By Luisa Maria Jacinta C. Jocson, Reporter
THE Department of Finance (DoF) said it is studying options like lump-sum payments to reduce its potential liability to military and uniformed personnel (MUP) pensioners.
“Under the enhanced proposal, MUPs who avail of optional retirement are given the prerogative to choose among three options in claiming pension benefits,” the DoF said in a statement.
These options include receiving the net present value of pension benefits in a lump sum upon retirement.
Other options include the payment of the benefits after five years. It is also considering an option of MUPs receiving their benefits upon reaching age 57.
In March, Mr. Diokno announced the government’s intention to reform the current MUP pension program as it is not “fiscally sustainable.”
The DoF has estimated that the accumulating pension liability will likely increase public debt by as much as 25% by 2030.
The government will also need to spend an estimated P848.39 billion to finance the current pension system over the next 20 years.
Under the current pension system, MUPs are automatically promoted one rank upon retirement and can receive their pension after 20 years’ service, with no minimum pensionable age.
The pension is also automatically indexed to the salary of active personnel.
“The new options were proposed in consideration of varying financial situations among MUPs and will be applied on a case-to-case basis,” the department said.
Finance Undersecretary Maria Cielo D. Magno said that the economic team is studying the pension systems of other government agencies.
“The economic team will continue to gather sentiments of the MUPs and introduce necessary improvements to the proposal in order to craft a well-balanced solution,” the DoF added.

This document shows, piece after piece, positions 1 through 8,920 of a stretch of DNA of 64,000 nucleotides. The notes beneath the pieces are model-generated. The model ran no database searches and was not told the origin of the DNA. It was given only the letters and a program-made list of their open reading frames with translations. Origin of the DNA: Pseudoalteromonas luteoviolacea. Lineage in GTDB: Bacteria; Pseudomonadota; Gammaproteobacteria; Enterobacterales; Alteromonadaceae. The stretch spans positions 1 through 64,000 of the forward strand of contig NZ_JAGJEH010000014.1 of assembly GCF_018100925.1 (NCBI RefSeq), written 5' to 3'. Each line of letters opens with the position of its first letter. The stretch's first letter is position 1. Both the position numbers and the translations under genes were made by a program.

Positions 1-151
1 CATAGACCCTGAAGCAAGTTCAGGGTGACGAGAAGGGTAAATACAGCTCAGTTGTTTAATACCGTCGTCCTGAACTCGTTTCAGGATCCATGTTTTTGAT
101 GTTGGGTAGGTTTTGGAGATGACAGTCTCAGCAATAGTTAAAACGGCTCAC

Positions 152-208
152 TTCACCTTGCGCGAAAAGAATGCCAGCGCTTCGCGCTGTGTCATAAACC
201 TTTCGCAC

Following consultations with various military units, the team is set to meet with the Philippine National Police on June 7 to further refine the proposal.
Bienvenido S. Oplas, Jr., president of a research consultancy and of the Minimal Government Thinkers think tank, proposed taxing the pensions.
“All these three proposals are good. But I think a fourth one is needed: all MUP pensions should be taxed,” he said in a Viber message.
Under the current system, MUPs do not contribute towards their own pension fund. Instead, the pension benefits are drawn annually from the national budget.
“Current MUP pensioners contribute zero for their pension. Their pensions are currently untaxed,” Mr. Oplas said.
Hansley A. Juliano said through Facebook Messenger chat that it is a step in the right direction to consider separate options depending on the MUPs’ needs.
“That said, this means it will also entail the necessity for guidance or assistance for pension recipients to ensure they manage their benefits properly,” Mr. Juliano, a political economy researcher studying at Japan’s Nagoya University’s Graduate School of International Development, said.
“I do wonder if the government has reviewed pension options from private providers in comparison, as maintaining those standards will be needed in ensuring the options chosen by the retirees will actually benefit them in the long run and it is also sustainable to the fund as was the point of this restructuring,” he added.
Mr. Juliano noted that there is still a need to “reconcile defense spending and social spending.”
“I get the impression our military retirees do prefer theirs because the general state of social security in the Philippines is not equitable. The long-term objective of course is to make it equitable,” he added.